Passing a kidney stone has always been noted as one of the most painful things one can experience. But according to research from Michigan State University, riding the Big Thunder Mountain roller coaster at Disney World in Florida can help people pass kidney stones, and with less or no pain.
David Wartinger is a professor emeritus in the Department of Osteopathic Surgical Specialties. His patients have claimed they were passing kidney stones "with ease" after being jolted around on the popular coaster. So, he launched a pilot study and then an expanded study where Wartinger packed up a synthetic 3D model of a hollow kidney, complete with three kidney stones no longer than 4 millimeters, inserted into the replica. He took the model in a backpack on Big Thunder Mountain and rode the coaster 20 times and found that sitting in the coaster’s last cart showed a 64 percent passage rate for his 3D model kidney.
But it's all in where you sit on the coaster: sitting in the first few cars only had a 16 percent success rate. Either way, both studies showed a 100 percent passage rate if the stones were located in the upper chamber of the kidney.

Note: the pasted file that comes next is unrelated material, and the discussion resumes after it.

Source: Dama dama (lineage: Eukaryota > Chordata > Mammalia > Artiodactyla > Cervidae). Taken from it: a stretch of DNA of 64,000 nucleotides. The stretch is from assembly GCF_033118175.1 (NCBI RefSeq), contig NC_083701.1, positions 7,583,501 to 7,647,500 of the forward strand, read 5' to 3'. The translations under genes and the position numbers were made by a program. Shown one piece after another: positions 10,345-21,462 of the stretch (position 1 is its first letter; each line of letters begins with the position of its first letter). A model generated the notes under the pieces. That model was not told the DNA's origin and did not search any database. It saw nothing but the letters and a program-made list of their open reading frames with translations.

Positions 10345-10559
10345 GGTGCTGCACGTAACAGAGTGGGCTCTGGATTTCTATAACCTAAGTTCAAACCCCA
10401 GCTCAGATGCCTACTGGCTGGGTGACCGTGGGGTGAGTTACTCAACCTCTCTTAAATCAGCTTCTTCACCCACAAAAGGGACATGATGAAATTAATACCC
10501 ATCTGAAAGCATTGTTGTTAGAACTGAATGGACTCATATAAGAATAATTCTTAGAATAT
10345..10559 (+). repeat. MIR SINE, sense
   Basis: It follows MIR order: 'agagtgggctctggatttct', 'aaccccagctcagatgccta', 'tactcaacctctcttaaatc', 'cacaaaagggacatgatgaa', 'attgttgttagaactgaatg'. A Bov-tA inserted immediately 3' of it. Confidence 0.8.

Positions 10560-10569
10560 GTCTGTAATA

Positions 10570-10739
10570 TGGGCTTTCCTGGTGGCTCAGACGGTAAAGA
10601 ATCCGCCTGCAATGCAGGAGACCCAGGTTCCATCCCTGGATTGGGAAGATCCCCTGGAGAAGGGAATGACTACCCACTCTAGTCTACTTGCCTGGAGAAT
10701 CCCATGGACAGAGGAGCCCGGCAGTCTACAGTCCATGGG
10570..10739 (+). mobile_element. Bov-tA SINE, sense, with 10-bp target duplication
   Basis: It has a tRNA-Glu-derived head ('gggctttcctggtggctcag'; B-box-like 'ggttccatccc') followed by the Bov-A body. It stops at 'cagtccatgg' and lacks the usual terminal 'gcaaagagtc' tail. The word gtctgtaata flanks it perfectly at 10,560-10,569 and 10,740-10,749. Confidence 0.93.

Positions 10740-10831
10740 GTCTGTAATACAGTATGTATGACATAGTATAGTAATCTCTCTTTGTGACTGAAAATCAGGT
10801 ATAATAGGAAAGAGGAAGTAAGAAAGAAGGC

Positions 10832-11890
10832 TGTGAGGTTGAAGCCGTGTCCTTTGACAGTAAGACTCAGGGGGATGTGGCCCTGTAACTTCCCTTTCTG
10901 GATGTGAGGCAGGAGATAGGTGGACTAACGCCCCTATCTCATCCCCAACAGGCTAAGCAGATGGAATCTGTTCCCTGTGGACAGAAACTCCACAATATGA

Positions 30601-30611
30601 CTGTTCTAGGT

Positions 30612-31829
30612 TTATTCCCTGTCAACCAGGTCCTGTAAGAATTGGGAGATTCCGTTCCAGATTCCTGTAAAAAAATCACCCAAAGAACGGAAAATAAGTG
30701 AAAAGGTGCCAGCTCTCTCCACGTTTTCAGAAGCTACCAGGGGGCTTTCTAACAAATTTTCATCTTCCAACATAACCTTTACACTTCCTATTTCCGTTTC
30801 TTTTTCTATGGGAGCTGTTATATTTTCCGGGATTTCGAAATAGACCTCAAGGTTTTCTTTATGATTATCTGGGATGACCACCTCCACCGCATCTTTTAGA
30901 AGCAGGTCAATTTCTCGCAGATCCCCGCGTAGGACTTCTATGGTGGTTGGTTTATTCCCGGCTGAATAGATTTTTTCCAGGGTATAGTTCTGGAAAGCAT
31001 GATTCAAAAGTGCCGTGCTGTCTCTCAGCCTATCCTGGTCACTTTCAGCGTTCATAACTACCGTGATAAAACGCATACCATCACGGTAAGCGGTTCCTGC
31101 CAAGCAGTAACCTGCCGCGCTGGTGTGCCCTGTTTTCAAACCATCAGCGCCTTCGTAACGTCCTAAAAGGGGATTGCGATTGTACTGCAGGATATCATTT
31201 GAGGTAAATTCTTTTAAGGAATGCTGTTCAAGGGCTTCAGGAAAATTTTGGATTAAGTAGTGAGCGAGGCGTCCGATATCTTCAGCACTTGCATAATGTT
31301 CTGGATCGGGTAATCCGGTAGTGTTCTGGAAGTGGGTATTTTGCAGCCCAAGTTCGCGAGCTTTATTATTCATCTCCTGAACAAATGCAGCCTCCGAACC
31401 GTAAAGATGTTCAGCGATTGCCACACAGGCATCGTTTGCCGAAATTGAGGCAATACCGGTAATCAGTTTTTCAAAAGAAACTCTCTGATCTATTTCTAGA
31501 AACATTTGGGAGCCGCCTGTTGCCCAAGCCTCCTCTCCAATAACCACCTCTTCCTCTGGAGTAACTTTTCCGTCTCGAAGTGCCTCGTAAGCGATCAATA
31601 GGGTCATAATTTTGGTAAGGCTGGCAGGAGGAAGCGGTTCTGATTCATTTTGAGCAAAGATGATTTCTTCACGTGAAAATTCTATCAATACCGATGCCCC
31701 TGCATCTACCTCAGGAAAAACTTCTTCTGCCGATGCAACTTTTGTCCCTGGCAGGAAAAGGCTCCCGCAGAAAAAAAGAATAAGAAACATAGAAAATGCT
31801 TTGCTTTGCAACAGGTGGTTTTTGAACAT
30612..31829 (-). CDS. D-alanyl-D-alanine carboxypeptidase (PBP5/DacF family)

There's something special about the Big Thunder Mountain coaster in the way it moves, too. Other coasters, like Space Mountain don't offer the same effect because they’re too fast and rough, with a G-force that pins the stone into the kidney, not allowing it to pass. The ideal coaster for passing kidney stones is rough and quick with some twists and turns, but no upside down or inverted movements, Wartinger explained.
Kidney stones, which form when your urine contains more crystal-forming substances like calcium, oxalate and uric acid than the fluid in your urine can dilute, can be very painful to pass as they make their way out of your urinary tract. Around 300,000 people go to an emergency room each year suffering from kidney stones, with treatment costs can range from $5,000 to $10,000. At least for the moment, a trip to Disney World is cheaper.
So if you want to TRY this on Big Thunder Mountain, here's a "POV" (point-of-view) video of the roller coaster ride all the way through:
Heck, maybe just watching this can help one pass a kidney stone without - or at least with minimal - pain!
Of course if you do suffer from kidney stones, please consult your doctor before riding a coaster.